Spending some time in Rostock? These are the top things to see and do.

7. Schiltach

Architectural Landmark, Historical Landmark

Spitalstrasse in Schiltach, Black Forest, Baden-Wurttemberg, Germany
© Juergen Wackenhut / Shutterstock

The dense forests, extensive hiking trails and high-end spa hotels are the biggest draws of the Black Forest, but there’s more to discover. If you venture to the eastern end of the national park, don’t miss out on Schiltach. It’s an idyllic village that curls up to the Kinzig River. It’s composed of medieval half-timbered houses so vibrant that they’ve earned Schiltach a spot along the renowned Timber-Frame Road, which celebrates the most picturesque historical spots in Germany.

Make the most of the area with our pick of the best things to do in Germany’s Black Forest Region.

8. Meissen


The claim to fame Meissen has – if you can even call it that – is high-end tableware and crockery. It’s where the long-established Meissen porcelain factory has its roots. But, there’s much more to the village than delicate china. It is studded with imposing architecture from a 1,000-year-long history, most notably Meissen Cathedral and Albrechtsburg Castle. The oldest castle in Germany, it overlooks the historic town and surrounding vine-clad hills.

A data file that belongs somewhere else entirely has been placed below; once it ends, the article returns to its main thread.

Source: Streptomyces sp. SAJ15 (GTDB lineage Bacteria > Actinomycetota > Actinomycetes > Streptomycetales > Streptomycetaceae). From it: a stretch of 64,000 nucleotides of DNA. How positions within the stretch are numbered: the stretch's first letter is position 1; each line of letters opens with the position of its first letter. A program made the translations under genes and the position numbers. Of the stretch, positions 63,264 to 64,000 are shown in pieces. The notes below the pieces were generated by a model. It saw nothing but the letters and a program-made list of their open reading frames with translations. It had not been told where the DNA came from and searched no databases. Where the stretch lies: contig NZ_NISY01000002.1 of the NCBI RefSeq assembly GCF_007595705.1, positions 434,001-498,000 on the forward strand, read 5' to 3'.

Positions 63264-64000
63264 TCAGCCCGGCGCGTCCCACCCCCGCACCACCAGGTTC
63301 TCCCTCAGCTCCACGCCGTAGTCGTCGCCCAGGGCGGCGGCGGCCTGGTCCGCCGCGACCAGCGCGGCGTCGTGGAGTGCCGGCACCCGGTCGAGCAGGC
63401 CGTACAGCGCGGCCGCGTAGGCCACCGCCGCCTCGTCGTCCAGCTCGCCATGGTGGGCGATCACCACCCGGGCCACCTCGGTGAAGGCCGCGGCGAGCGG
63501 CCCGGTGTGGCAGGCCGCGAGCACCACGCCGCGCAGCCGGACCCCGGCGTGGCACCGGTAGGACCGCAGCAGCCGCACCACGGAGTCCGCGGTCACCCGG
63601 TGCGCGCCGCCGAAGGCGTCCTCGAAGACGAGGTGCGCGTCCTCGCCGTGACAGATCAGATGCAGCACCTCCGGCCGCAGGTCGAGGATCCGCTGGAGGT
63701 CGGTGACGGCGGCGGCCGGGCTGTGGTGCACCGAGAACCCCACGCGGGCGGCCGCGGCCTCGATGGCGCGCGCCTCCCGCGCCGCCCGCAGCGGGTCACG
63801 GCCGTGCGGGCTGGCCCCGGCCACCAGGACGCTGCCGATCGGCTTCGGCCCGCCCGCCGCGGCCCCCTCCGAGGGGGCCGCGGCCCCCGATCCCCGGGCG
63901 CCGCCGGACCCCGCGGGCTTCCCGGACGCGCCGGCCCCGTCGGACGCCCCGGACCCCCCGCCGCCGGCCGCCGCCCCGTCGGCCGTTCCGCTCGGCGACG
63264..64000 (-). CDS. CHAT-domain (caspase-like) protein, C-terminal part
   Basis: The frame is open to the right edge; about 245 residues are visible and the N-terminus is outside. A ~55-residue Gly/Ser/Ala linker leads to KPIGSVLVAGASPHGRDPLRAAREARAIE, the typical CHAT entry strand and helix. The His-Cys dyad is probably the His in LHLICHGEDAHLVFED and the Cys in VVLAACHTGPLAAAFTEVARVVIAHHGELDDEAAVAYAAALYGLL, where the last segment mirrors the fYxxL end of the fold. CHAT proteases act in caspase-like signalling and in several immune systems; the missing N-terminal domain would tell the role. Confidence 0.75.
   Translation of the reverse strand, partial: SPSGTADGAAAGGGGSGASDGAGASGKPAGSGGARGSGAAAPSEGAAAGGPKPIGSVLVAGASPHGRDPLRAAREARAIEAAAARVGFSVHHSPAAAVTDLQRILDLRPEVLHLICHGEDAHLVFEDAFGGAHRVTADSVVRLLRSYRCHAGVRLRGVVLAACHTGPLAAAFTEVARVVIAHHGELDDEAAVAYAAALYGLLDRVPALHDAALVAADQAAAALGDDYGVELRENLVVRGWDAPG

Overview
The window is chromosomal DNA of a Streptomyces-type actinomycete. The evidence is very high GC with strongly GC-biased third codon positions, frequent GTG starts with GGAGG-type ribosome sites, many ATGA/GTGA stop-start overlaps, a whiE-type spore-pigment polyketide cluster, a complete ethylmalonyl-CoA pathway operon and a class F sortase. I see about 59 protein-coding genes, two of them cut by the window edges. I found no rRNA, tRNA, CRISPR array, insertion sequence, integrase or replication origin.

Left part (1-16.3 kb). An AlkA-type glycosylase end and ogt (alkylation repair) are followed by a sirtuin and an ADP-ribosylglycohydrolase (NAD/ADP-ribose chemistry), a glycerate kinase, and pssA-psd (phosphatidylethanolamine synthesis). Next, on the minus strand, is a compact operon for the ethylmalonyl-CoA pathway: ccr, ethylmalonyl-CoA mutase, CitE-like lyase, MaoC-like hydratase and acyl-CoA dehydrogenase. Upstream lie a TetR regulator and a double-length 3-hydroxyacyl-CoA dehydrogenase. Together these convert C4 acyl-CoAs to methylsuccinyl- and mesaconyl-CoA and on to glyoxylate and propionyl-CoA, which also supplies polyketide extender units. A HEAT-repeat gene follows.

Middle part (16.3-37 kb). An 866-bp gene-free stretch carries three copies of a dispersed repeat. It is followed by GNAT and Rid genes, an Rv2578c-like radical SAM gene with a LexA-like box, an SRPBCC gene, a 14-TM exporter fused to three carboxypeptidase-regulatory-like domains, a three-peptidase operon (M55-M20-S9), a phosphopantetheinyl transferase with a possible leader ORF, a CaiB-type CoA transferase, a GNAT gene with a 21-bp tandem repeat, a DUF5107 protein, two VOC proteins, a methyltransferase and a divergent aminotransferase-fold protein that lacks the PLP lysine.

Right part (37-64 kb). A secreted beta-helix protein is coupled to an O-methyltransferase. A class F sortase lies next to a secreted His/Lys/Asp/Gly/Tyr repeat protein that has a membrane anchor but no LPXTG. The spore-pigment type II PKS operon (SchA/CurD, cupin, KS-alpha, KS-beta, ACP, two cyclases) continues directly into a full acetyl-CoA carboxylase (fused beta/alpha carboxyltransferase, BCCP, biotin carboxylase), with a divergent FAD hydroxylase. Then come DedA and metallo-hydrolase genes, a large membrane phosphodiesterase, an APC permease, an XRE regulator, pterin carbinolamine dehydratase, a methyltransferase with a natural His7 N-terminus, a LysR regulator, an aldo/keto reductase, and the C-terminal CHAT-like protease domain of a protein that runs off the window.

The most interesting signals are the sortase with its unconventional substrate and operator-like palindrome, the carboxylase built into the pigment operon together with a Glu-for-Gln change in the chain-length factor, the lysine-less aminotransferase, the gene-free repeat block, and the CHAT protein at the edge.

Here’s how to spend 24 hours in Meissen.

9. Miltenberg

Architectural Landmark, Historical Landmark

An hour away from both Frankfurt and Würzburg, Miltenberg lies on the Main River. It was once a strategically important location, drawing the Romans to the site as early as 155 AD. Today only ancient ruins testify to the early settlement, which eventually developed into the Miltenburg fortress in the 13th century. The town itself charms with half-timbered houses, a historic market square and scenic river views.